The Senate is expected to vote Monday on a key procedural motion to advance a temporary government funding bill that includes a suspension of the debt ceiling, according to senators and aides in each party.
The vote has not been locked in by Senate Majority Leader Chuck Schumer.
Republicans in the chamber plan to block the closely watched measure, which needs 60 votes to succeed, because they oppose the debt limit provision.
The vote will take place just days before the government could run out of money at the end of the month and Democrats must then determine their next steps. They could allow the government to shut down and try to blame Republicans or they could strip out the debt ceiling from the bill and pass it with GOP support, which is expected once the debt provision is removed.
Democrats are coy on what they will do, even as they recognize a government shutdown — or default — while their party controls the major levers of government in Washington would be politically untenable.
“We’re first going to give 10 Republicans a chance to stand up and vote,” said Senate Majority Whip Dick Durbin of Illinois when asked by CNN whether Democrats would allow a shutdown if Republicans block the measure.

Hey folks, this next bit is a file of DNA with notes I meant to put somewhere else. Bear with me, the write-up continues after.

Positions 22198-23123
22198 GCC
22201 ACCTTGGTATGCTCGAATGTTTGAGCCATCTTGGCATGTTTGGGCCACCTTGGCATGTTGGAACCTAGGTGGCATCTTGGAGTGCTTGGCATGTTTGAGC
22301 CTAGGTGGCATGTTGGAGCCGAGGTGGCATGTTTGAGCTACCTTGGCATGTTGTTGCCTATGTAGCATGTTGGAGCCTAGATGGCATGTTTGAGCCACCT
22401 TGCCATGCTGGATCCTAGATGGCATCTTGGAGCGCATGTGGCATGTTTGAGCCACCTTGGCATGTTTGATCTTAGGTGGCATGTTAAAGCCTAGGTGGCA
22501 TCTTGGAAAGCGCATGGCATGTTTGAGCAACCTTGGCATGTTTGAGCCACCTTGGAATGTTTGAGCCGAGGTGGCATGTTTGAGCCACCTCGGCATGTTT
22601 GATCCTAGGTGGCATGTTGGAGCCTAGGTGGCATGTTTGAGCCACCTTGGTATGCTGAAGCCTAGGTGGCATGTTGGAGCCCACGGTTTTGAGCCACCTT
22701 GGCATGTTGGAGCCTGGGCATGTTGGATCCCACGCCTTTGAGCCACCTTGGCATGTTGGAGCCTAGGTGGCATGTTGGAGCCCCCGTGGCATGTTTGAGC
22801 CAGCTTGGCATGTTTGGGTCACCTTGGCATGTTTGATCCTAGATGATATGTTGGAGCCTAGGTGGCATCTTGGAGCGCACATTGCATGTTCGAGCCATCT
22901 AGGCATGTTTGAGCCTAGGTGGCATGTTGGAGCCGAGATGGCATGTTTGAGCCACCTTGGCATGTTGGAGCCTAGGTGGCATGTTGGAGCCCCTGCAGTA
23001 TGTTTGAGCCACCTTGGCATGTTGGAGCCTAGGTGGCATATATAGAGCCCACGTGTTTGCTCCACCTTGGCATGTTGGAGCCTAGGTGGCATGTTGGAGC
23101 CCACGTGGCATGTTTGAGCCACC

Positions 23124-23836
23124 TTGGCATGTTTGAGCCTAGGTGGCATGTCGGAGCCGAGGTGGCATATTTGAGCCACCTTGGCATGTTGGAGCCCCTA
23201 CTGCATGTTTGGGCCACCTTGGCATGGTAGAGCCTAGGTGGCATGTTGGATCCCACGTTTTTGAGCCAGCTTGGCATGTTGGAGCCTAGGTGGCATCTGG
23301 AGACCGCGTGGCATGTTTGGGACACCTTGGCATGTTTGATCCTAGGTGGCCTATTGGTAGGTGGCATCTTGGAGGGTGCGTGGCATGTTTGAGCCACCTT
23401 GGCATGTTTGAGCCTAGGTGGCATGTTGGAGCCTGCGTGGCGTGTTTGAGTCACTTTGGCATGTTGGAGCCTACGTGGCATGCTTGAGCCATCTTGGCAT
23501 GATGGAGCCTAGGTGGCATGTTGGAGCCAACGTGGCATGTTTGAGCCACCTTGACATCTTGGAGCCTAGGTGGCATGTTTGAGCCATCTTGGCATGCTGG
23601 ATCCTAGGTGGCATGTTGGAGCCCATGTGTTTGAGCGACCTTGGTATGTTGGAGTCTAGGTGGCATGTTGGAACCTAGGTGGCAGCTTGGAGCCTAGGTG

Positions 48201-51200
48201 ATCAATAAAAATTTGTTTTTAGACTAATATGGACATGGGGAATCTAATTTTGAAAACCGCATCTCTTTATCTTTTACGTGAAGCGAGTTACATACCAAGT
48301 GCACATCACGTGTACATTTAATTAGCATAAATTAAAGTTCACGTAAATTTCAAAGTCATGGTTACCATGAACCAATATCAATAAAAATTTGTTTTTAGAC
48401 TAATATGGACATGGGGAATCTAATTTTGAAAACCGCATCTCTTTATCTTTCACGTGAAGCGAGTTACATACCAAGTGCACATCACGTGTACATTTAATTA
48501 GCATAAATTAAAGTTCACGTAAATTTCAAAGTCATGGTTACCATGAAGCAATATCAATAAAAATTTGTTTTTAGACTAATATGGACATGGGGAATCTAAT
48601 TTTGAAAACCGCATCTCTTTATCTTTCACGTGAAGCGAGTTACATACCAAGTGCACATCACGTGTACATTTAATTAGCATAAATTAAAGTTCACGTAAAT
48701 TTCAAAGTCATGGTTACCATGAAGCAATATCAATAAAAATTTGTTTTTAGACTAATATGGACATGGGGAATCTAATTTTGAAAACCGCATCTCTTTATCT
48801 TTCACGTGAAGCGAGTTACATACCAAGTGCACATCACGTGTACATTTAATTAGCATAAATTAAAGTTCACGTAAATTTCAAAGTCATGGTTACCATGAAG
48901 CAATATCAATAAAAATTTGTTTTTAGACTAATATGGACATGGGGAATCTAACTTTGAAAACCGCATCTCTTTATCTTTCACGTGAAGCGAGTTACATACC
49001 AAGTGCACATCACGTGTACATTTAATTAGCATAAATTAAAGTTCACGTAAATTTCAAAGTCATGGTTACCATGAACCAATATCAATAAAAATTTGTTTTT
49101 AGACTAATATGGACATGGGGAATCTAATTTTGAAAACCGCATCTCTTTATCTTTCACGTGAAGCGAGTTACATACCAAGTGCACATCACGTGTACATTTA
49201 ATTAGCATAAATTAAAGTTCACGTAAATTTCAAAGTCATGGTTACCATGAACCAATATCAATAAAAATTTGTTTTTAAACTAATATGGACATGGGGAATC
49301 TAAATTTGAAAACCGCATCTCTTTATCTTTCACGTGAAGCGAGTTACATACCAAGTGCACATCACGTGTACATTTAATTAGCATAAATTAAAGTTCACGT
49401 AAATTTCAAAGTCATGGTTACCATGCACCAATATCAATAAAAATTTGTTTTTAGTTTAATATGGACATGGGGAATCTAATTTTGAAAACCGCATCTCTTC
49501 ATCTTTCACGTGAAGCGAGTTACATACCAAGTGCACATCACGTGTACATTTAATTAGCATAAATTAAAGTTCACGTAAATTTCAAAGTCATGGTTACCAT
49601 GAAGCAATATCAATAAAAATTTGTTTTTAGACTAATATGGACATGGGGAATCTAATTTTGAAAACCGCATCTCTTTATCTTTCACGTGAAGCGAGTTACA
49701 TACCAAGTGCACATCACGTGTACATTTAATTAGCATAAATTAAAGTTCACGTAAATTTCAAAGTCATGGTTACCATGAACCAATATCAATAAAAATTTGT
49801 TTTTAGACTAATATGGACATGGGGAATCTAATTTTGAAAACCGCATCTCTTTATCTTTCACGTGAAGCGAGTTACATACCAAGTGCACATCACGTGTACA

Asked if Democrats would comply with GOP demands to strip out the debt measure, Durbin replied, “We’ll see.”
Republican aides say they expect a the government funding bill without the debt ceiling could pass the chamber very quickly and ahead of the deadline for a shutdown.
Durbin also would not say how Democrats would handle preventing a default and whether they would use the budget reconciliation process that they are using to pass their propose $3.5 trillion “social infrastructure” bill on a party-line vote.
“We don’t want a default,” he replied.
Schumer was asked by CNN’s Manu Raju if he would rule out using reconciliation to raise the debt limit, and the New York Democrat refused to respond — a sign Democrats are prepared to go that route if needed to prevent a damaging default, even as they want Republicans to share the political burden of voting for a debt increase.
™ & © 2021 Cable News Network, Inc., a WarnerMedia Company. All rights reserved.